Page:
the Kaw Mission did not begin to operate as a school for
Kaw boys until May, 1851, its construction began in
September 1850. The foreman of the Kaw Mission
construction crew was Allen T. Ward, an employee of the
Shawnee Mission, located in modern Johnson County near
the Missouri border. Ward was both a well-traveled and
well-educated man. He had arrived at the Shawnee Mission
in 1843, where he spent the next few years teaching
Indian students and assisting the school superintendent,
Thomas Johnson. While at the Shawnee Mission Ward
married an Peoria Indian woman named Wahponkequa.
|Allen Ward’s letters
sent from the Shawnee Mission to his relatives in the
East contain our best documentation of the construction
of the Kaw Mission. The following is an excerpt of a
letter Ward wrote to his Sister, Elizabeth, on September
"...just at this time I am
employing men (mechanics & laborers) to go out West
125 miles to council grove to build a School house &
Missionary Station for the Kansas tribe of Indians; as
all the tools & provisions have to be taken from
here it is no small business to make the outfit–
Tomorrow is the day appointed to start with 25 men &
a number of wagons loaded with lumber &c–"
building is to be stone sufficiently large to
accommodate 50 students as regular boarders, besides
teachers, missionaries, farmers &c &c– I will
be gone probably between two & three months– As I
shall have some spare time I will try & write to you
from the grove if I can find a conveyance to the State
I feel some reluctance to quit my comfortable
quarters here & undertake such a job where I will be
exposed to many hardships & privations, but I see no
way to excuse myself from going. Mr. Johnson our Supt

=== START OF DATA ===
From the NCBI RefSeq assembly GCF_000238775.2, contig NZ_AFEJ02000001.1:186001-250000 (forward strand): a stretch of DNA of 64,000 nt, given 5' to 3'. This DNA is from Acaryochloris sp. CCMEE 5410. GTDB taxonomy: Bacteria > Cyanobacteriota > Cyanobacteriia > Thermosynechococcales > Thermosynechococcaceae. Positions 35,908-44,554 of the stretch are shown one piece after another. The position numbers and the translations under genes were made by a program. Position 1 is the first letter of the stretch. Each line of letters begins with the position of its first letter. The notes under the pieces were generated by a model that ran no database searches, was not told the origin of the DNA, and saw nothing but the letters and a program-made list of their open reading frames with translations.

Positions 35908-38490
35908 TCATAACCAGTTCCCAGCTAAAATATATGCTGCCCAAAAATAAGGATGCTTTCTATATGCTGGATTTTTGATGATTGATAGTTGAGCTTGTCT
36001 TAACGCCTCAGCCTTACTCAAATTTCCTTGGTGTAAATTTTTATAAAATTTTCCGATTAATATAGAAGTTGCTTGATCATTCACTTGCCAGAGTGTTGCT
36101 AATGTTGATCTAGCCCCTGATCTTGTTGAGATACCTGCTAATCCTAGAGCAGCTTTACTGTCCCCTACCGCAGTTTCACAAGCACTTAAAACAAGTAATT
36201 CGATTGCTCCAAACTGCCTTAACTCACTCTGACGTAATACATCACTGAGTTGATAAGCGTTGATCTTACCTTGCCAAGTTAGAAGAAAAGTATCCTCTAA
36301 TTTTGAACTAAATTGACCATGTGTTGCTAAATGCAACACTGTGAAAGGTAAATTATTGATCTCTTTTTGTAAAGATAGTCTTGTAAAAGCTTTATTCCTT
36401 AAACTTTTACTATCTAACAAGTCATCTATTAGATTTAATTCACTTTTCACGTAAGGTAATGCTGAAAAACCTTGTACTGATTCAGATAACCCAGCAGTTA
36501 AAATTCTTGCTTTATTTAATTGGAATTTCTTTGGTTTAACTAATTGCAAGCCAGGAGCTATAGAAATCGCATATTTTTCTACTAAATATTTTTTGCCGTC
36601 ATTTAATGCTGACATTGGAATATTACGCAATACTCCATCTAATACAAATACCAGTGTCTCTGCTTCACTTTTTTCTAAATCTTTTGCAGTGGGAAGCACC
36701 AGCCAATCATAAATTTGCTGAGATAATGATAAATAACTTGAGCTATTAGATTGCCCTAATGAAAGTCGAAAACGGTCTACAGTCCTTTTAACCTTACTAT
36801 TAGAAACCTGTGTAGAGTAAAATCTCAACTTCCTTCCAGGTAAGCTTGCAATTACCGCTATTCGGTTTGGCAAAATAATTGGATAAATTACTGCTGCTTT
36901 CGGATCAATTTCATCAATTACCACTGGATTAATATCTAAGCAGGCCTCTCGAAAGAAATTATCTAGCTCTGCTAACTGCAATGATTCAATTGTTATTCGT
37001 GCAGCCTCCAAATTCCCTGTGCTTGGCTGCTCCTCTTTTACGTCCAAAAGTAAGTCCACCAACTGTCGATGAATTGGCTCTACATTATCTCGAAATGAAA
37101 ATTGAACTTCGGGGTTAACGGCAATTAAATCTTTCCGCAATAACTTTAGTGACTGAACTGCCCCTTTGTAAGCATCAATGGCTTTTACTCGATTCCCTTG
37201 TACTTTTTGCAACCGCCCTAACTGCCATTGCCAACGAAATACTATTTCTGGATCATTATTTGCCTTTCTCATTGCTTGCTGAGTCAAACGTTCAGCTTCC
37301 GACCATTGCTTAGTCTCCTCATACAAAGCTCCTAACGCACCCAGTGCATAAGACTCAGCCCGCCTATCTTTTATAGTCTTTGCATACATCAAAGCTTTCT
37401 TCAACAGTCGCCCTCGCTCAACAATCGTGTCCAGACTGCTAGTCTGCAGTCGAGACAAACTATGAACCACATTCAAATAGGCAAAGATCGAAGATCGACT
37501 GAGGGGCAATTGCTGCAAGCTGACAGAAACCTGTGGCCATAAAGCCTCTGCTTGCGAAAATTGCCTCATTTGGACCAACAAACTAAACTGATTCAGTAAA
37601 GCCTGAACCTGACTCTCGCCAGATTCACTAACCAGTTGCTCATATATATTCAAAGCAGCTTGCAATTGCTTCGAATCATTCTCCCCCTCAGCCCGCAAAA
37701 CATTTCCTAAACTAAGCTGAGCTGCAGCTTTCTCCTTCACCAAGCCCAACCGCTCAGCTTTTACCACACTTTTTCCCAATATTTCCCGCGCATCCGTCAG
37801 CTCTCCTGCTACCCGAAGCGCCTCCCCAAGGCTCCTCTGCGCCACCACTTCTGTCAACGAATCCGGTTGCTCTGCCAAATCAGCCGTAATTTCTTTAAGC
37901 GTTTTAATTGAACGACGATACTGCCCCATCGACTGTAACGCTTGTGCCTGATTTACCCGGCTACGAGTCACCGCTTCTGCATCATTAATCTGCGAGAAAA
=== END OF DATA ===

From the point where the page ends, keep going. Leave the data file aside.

had intended to go himself & leave me to manage the
business here, but his health not being very good of
late he is afraid to undertake it–"
By December 21 Ward had returned to
the Shawnee Mission where on that date he wrote a letter
to his family. In this letter he described the
construction of the Kaw Mission.
"I started on the 4th
of September with a force of about 25 hands expecting to
get through the job in two months, but owing to sickness
we were nearly three months in getting done the mason
work; I then left the carpenters to finish their work;
let out contracts for fencing and breaking two hundred
acres of prairie and making some other improvements and
with the rest of the workmen started for home..."
accomplished the work I had to do, build a large
substantial stone house, with eight rooms and two halls
or passages, besides two log houses and dug a well. This
improvement is on the Ne-o-sho at Council Grove on a
tract of land lately ceded to the Kaw Indians 125
miles west of this place..."
On February 23, 1851, Ward wrote
". . . They [the carpenters] have just got back
& report the house ready to be occupied."